About Iain

Iain Heath is an avid builder specializing in the "Bricks of Character" style, which he helped define. He has been using LEGO to parody popular culture since 2007, when he created the now infamous Stephen Hawking model. He is a SeaLUG member and regular theme coordinator at BrickCon. For five years he also ran a blog called The Living Brick, that showcased the best character-based LEGO creations from around the world. You can find his irreverent body of work on Flickr.

Posts by Iain

Beautiful LEGO 2: Dark by Mike Doyle [Review]

It’s been barely a year since No Starch Press released Beautiful LEGO, a coffee table book packed with carefully curated images of LEGO creations, conceived and organized by New Jersey graphic designer and LEGO builder Mike Doyle.

Unlike many of their other LEGO themed titles, which are targeted squarely at the AFOL community, the book had the potential to appeal to almost anyone with a passing interest in LEGO (ie. almost anyone on the planet). It soon started showing up on the shelves of regular book stores, and has since become one of their best sellers. So the rumors of a sequel came as no surprise…

Beautiful LEGO 2: Dark replays that winning formula, with some interesting twists. The first thing you’ll notice is that it’s weightier: this version is about 50 pages longer and sports a proper hard cover. Some folks will be pleased to hear about that change, although as a coffee table book, I kinda find this one harder to handle.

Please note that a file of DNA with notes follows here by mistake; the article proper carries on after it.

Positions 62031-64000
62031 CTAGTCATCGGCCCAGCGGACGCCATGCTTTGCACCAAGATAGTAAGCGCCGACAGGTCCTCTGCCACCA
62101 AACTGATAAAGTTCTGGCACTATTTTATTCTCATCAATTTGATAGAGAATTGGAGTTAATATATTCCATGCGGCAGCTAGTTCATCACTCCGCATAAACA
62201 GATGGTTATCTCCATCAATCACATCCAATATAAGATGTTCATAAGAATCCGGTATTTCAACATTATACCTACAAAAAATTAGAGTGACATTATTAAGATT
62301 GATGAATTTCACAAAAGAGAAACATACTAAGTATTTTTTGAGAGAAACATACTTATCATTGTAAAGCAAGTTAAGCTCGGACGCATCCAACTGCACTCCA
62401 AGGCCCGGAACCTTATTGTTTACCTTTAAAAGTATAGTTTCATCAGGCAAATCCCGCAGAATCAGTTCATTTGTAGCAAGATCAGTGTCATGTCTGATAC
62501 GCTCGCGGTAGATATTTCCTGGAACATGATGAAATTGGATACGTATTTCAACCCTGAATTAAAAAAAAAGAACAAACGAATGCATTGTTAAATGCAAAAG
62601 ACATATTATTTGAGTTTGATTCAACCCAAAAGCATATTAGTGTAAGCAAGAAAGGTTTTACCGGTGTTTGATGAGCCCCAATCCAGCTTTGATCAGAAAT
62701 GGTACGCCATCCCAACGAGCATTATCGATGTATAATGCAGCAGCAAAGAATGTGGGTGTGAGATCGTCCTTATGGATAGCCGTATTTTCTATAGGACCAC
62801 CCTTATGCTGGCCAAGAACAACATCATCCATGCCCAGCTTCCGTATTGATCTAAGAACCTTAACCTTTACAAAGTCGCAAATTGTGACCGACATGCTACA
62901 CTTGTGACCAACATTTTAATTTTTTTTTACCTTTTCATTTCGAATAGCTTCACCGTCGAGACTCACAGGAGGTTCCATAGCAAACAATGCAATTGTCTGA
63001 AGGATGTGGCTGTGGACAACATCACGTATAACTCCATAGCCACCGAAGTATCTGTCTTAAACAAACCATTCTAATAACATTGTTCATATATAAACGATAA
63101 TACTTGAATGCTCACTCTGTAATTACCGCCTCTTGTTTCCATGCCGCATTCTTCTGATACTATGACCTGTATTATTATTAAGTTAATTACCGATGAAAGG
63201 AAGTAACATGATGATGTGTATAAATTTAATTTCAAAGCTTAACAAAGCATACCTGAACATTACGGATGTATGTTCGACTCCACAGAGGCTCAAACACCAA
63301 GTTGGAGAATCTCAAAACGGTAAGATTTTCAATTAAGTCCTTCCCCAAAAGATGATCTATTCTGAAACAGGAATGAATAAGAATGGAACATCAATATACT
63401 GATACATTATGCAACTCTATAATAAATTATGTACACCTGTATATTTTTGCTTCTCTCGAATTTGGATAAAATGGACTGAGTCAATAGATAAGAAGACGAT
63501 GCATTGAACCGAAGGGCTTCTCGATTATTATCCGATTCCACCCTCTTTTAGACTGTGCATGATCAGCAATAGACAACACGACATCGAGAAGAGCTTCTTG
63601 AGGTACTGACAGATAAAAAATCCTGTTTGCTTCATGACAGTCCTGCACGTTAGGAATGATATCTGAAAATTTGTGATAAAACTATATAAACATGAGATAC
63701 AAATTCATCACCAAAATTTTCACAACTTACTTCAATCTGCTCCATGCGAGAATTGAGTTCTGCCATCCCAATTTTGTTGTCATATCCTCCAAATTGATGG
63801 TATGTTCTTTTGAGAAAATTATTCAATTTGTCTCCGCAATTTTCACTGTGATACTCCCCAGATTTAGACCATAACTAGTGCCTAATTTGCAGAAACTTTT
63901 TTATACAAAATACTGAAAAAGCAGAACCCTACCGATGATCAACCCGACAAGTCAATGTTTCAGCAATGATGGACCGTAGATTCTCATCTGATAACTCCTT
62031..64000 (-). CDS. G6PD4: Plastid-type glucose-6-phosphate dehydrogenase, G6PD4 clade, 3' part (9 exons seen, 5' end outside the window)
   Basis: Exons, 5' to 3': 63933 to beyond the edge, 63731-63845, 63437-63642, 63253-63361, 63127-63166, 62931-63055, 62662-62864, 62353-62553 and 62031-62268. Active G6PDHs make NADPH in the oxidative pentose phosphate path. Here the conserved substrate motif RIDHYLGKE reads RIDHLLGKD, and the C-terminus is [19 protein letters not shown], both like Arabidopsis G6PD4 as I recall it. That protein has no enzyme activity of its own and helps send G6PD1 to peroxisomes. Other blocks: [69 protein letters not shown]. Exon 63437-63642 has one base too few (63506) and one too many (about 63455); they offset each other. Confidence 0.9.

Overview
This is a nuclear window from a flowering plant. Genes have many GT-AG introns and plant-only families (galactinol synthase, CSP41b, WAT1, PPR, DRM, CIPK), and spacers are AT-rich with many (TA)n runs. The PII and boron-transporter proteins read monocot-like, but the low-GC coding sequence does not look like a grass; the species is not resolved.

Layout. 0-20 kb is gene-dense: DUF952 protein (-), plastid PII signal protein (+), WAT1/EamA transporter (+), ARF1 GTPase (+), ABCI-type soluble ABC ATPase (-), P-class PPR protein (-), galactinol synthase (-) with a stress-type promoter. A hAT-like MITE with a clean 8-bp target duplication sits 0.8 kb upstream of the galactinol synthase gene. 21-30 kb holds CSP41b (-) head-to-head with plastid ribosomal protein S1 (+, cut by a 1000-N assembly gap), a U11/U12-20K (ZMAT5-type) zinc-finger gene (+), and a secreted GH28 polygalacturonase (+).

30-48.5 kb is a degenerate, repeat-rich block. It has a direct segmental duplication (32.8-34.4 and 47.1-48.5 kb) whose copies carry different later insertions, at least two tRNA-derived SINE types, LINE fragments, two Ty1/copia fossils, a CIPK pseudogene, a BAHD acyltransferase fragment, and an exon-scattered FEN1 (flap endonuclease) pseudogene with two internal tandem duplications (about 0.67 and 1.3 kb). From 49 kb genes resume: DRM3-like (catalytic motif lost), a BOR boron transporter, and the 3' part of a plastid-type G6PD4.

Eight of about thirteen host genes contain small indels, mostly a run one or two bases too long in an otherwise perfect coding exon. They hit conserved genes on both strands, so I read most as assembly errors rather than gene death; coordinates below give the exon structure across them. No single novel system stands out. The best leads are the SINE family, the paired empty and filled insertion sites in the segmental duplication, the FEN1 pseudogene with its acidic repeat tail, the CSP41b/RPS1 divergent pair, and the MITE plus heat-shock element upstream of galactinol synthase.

Mike has also cut back heavily on builder interviews (just 4 this time round, compared to 9 in the first book). I’m sure some AFOLs will see that as a loss, but I think it makes sense for a work like this to focus on the images first and foremost. For those curious to learn more about specific builders, every image is labeled, and the Contributor index contains all the necessary URLs.

Then there’s the subtitle, “Dark”. With this book, Mike applied what he calls a “thematic filter” to the curation process, targeting specific classes of build. It’s a bold move, but gives this sequel a much stronger identity than merely “hello, here are some more great builds”. Admittedly “dark” is a rather broad theme with many possible interpretations, but I think it still pays off. The builds range from the serious, the creepy, the political, the darkly humorous, and even just darkly colored.